My husband and I were a little late leaving the house to head to a friend’s house to watch the Super Bowl game. I was a little heavy on the pedal as I didn’t want to miss Marlee Matlin signing the National Anthem at the start of the game. I just prayed no cops would pull me over.
We arrived just as Lady Gaga took to the stage and the first notes of the song began. My husband and I joined our friends as we gathered around the TV and waited in anticipation to see Marlee sign. The camera panned out to show Lady Gaga standing next to the piano, alone.
“Wait a minute, where’s Marlee?” I asked.
“Hopefully they’ll show her.”
So we sat and we watched.
“Ah, there she is!”
The camera zoomed in on Marlee.
For four seconds.
And we never saw her again.
Well, no, that’s not true. If you squinted and looked a couple feet away from the stage during an overhead pan out, you could see Marlee’s arms moving.
As Lady Gaga belted out the last line, the rest of us looked at each other, stunned.
“Marlee should have been on that stage,” someone said.
Yes, she should have.
This is the third time Marlee has signed the National Anthem at a Super Bowl. In 1993, she shared the stage with Garth Brooks. She shared the stage because Garth specifically wanted her up there with him. Garth’s decision sent a powerful message to millions–he wanted his music visually accessible and he wanted Marlee signing next to him.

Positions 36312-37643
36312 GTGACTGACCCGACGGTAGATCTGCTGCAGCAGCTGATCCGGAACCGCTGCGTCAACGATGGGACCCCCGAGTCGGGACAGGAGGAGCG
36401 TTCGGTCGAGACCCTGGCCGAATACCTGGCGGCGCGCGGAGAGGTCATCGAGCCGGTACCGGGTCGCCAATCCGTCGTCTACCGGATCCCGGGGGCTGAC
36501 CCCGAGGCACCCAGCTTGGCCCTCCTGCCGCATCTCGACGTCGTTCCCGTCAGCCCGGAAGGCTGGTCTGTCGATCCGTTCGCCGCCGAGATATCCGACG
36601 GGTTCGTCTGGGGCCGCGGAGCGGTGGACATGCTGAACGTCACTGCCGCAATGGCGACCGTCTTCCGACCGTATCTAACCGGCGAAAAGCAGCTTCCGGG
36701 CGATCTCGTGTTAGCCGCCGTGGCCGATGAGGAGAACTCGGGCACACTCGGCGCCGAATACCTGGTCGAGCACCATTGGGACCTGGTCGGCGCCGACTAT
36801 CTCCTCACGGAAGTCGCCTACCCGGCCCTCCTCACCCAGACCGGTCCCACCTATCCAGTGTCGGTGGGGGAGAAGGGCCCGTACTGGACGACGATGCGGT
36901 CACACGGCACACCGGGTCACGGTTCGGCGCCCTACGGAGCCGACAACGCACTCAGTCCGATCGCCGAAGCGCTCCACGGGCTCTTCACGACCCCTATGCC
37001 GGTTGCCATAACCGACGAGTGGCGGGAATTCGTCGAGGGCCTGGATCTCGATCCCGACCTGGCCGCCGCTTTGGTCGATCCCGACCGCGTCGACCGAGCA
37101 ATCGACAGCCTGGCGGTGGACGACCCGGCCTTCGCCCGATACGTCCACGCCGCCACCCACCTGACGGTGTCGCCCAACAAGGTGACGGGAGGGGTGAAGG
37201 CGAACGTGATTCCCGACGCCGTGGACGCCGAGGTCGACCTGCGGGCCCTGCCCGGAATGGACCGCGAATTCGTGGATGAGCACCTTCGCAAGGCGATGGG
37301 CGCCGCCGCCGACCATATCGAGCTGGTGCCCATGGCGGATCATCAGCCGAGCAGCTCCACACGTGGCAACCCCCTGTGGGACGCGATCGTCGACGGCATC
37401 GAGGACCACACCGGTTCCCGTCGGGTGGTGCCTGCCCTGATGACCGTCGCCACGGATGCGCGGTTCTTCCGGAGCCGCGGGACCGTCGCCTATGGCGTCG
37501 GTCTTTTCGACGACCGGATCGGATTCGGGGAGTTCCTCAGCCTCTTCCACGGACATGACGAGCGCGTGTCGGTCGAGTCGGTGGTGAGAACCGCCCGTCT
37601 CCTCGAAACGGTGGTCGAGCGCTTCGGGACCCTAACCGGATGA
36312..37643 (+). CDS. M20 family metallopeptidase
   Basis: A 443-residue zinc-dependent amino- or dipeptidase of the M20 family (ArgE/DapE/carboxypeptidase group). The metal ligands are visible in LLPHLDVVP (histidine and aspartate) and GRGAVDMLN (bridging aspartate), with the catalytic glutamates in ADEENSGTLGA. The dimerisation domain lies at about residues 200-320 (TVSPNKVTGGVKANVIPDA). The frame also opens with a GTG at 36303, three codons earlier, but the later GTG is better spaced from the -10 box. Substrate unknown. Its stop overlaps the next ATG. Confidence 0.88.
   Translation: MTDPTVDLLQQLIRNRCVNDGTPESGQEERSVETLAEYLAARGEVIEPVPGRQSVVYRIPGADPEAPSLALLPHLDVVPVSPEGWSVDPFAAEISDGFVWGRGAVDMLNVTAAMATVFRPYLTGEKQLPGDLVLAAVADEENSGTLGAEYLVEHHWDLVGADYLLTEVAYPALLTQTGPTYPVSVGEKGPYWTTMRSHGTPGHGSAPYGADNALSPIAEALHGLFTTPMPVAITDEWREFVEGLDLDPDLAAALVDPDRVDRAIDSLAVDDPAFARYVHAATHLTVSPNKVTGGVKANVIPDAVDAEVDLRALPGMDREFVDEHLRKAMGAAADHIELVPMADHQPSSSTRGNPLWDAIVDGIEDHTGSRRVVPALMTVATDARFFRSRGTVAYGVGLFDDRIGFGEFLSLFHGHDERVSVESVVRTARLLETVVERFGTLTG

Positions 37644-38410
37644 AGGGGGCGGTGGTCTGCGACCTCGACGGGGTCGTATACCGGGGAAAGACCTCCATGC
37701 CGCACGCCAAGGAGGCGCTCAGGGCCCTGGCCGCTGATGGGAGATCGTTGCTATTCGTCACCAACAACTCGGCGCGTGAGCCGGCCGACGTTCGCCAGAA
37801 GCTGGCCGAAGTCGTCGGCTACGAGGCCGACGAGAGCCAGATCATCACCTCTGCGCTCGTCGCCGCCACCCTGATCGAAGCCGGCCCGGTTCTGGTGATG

Garth Brooks and Marlee Matlin: National Anthem
As it should be.
Yes, I know star performers would rather have the spotlight, but in this day and age, could we possibly shift the paradigm a bit–one that is more inclusive?
We had missed the earlier announcement from NAD that CBS Sports would also live-stream Marlee Matlin’s entire performance online as an alternative viewing source. But even if we had streamed it alongside the TV, the experience would not be the same as watching Marlee on the same stage on TV. Heck, most of us would have been happy to just have Marlee on a split-screen at the very least. Thankfully, Marlee’s performance was shown on the Jumbotron: Marlee Matlin Signs the National Anthem.
I must say, long after the Super Bowl ended, I couldn’t shake the disappointment I felt. I thought about my three deaf and hard of hearing kids–and all the deaf and hard of hearing children of families all over the world–how many more years will it take before we truly equalize the playing field?
Marlee should have been on that stage.
Co-Coordinator of Deaf and Hard of Hearing Infusion
Mom to Dave, Ren, and Steven